|US5935110||Jul 22, 1997||Aug 10, 1999||Becton Dickinson And Company||Control forward/flashback forward one hand introducer needle and catheter assembly|
|US5954708 *||Apr 8, 1998||Sep 21, 1999||Icu Medical, Inc.||Medical connector|
|US6027480||Aug 11, 1997||Feb 22, 2000||Becton Dickinson And Company||Catheter introducer|
|US6046143||Mar 18, 1998||Apr 4, 2000||Becton Dickinson And Company||Water soluble lubricant for medical devices|
|US6074377||Apr 15, 1999||Jun 13, 2000||Sanfilippo, Ii; Dominic Joseph||Method of installing vascular access device|
|US6080141||Dec 22, 1997||Jun 27, 2000||Becton, Dickinson And Company||Splittable tubular medical device and method for manufacture|
|US6120494||Jun 9, 1999||Sep 19, 2000||Medtronic, Inc.||Method of placing a cannula|
|US6156010||Jun 17, 1998||Dec 5, 2000||Injectimed, Inc.||Method and apparatus for introducing an intravenous catheter|
|US6159179||Mar 12, 1999||Dec 12, 2000||Simonson; Robert E.||Cannula and sizing and insertion method|
|US6179813||Apr 24, 1998||Jan 30, 2001||Scimed Life Systems, Inc.||Vascular infusion device|
|US6210366||May 26, 1999||Apr 3, 2001||Sanfilippo, Ii Dominic Joseph||Vascular access kit|
|US6273871||Dec 7, 1999||Aug 14, 2001||Becton, Dickinson And Company||Catheter introducer|
|US6277100||Jul 17, 1997||Aug 21, 2001||Medical Components, Inc.||Catheter guide wire introducing device and method|
|US6336914 *||Jan 13, 2000||Jan 8, 2002||Gillespie, Iii Richard D.||Releasable interlock assembly having axial and rotational engagement|
|US6436070||Nov 4, 1998||Aug 20, 2002||Mdc Investment Holdings, Inc.||Catheter insertion device with retractable needle|
|US6461362||Apr 30, 2001||Oct 8, 2002||Mdc Investment Holdings, Inc.||Catheter insertion device with retractable needle|
|US6475207||Nov 19, 1999||Nov 5, 2002||Maginot Catheter Technologies, Inc.||Retractable catheter systems and associated methods|
|US6488662||Dec 19, 2000||Dec 3, 2002||Laksen Sirimanne||Percutaneous catheter assembly|
|US6500152||Jun 22, 1999||Dec 31, 2002||White Spot Ag||Device for introducing fibrin adhesive into a puncture channel|
|US6524277||Dec 29, 2000||Feb 25, 2003||Ethicon, Inc.||Method and apparatus for an intravascular device showing flashback|
|US6607511||Aug 9, 2001||Aug 19, 2003||Mdc Investment Holdings, Inc.||Medical device with safety flexible needle|
|US6626868||Sep 29, 1999||Sep 30, 2003||Dean B. Prestidge||Needle apparatus|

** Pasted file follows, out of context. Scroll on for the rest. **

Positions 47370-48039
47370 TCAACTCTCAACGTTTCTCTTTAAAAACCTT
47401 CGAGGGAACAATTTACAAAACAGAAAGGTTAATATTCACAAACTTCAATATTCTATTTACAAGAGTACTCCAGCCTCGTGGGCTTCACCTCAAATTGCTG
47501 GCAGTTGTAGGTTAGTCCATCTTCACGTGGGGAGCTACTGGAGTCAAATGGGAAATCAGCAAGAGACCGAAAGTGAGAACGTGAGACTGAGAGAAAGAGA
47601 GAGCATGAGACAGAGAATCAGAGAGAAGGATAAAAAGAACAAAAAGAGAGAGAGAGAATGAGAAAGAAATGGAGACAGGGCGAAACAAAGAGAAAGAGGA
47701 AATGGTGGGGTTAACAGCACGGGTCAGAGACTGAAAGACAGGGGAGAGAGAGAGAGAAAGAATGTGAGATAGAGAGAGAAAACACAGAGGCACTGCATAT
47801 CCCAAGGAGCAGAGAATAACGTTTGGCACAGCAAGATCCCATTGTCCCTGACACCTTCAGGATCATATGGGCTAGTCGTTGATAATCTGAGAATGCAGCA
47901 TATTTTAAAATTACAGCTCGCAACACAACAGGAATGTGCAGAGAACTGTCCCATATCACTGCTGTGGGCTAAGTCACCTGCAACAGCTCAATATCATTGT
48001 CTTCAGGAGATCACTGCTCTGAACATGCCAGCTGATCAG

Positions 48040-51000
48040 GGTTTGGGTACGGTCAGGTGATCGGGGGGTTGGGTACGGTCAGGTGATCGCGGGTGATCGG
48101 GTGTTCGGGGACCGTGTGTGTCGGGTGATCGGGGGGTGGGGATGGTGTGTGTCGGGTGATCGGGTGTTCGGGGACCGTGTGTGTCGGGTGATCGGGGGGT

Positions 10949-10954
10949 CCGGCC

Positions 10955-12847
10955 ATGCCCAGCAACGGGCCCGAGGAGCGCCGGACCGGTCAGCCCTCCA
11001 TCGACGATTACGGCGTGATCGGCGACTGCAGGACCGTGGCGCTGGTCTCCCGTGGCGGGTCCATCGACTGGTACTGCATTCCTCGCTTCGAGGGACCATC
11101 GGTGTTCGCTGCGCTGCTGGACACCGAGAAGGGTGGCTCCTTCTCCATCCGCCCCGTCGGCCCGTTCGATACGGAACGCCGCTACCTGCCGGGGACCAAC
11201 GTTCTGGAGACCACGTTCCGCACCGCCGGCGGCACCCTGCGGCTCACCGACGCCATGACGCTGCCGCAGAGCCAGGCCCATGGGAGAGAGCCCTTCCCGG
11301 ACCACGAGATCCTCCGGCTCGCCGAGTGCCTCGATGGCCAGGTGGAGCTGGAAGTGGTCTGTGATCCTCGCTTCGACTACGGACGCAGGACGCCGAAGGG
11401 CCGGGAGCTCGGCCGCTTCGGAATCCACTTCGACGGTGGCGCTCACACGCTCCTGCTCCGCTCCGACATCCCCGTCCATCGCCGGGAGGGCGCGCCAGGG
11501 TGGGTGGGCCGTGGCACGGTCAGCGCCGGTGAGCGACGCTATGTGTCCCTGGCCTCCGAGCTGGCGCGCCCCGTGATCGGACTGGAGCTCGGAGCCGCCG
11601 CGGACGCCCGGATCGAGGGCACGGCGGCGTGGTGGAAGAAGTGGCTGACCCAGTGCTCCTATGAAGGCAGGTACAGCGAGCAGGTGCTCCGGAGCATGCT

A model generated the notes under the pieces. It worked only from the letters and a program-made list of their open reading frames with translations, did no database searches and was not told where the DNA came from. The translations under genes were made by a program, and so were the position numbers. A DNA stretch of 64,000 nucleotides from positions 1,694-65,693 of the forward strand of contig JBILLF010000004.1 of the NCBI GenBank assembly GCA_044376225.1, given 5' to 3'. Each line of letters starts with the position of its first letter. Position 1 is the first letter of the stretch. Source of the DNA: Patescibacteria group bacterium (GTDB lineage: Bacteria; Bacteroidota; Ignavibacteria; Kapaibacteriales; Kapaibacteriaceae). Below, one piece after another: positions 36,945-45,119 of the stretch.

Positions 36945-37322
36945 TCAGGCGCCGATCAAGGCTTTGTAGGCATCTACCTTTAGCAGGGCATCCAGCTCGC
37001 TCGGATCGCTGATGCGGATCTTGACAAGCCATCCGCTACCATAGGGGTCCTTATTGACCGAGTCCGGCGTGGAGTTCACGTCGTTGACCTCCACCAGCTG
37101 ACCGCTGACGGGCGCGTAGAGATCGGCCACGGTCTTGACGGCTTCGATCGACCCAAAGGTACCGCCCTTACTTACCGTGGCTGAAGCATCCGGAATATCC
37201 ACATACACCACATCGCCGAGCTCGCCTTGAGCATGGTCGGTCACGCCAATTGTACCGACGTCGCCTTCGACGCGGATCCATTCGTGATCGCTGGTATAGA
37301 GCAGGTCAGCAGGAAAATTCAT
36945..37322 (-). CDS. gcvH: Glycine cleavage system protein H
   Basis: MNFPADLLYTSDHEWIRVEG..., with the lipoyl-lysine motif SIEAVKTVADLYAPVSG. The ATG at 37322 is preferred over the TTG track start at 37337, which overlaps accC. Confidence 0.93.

|US6641564 *||Nov 6, 2000||Nov 4, 2003||Medamicus, Inc.||Safety introducer apparatus and method therefor|
|US6692462||Dec 11, 2000||Feb 17, 2004||Mackenzie Andrew J.||System and method for establishing vascular access|
|US6692482||Jun 14, 1999||Feb 17, 2004||Scimed Life Systems, Inc.||Adjustable length conversion adapter for dilatation catheters|
|US6695816||Aug 26, 2002||Feb 24, 2004||Smith & Nephew, Inc.||Cannula interface|
|US6726659||Dec 9, 1999||Apr 27, 2004||John E. Stocking||Catheter assembly having a fenestrated dilator|
|US6808520||Mar 1, 2001||Oct 26, 2004||Endovascular Technologies, Inc.||Dual valve, flexible expandable sheath and method|
|US6836687||Apr 25, 2002||Dec 28, 2004||Medtronic, Inc.||Method and system for delivery of a medical electrical lead within a venous system|
|US6905481||Dec 2, 2002||Jun 14, 2005||Orqis Medical Corporation||Percutaneous catheter assembly|
|US6994693||Jul 17, 2002||Feb 7, 2006||Yale University||Tunneler-needle combination for tunneled catheter placement|
|US7001396||Mar 26, 2003||Feb 21, 2006||Enpath Medical, Inc.||Safety introducer assembly and method|
|US7025746||Dec 24, 2002||Apr 11, 2006||Yale University||Vascular access device|
|US7182755||Sep 23, 2004||Feb 27, 2007||Yale University||Method and apparatus for treatment of thrombosed hemodialysis access grafts|
|US7192433 *||Mar 14, 2003||Mar 20, 2007||Oscor Inc.||Locking vascular introducer assembly with adjustable hemostatic seal|
|US7270649||Jul 14, 2004||Sep 18, 2007||P. Rowan Smith, Jr.||Intravenous catheter device|
|US7503596 *||Mar 11, 2008||Mar 17, 2009||C. R. Bard, Inc.||Locking luer fitting|
|US7556617||Jul 7, 2009||Medical Components, Inc.||Catheter safety needle|
|US7722567 *||Dec 21, 2005||May 25, 2010||Yale University||Access device|
|US7922696||Apr 12, 2011||Access Scientific, Inc.||Access device|
|US20020072712||Oct 12, 2001||Jun 13, 2002||Nool Jeffrey A.||Medical wire introducer and protective sheath|
|US20030032927||Aug 9, 2001||Feb 13, 2003||Halseth Thor R.||Medical device with safety flexible needle|
|US20030088212||Jul 17, 2002||May 8, 2003||Michael Tal||Tunneler-needle combination for tunneled catheter placement|
|US20030171718||Nov 20, 2002||Sep 11, 2003||Delegge Rebecca||Method for implanting a percutaneous endoscopic gastrostomy/jejunostomy tube in a patient and access needle for use in said method|
|US20030199827||Jun 3, 2003||Oct 23, 2003||Thorne David L.||Passively activated safety shield for a catheter insertion needle|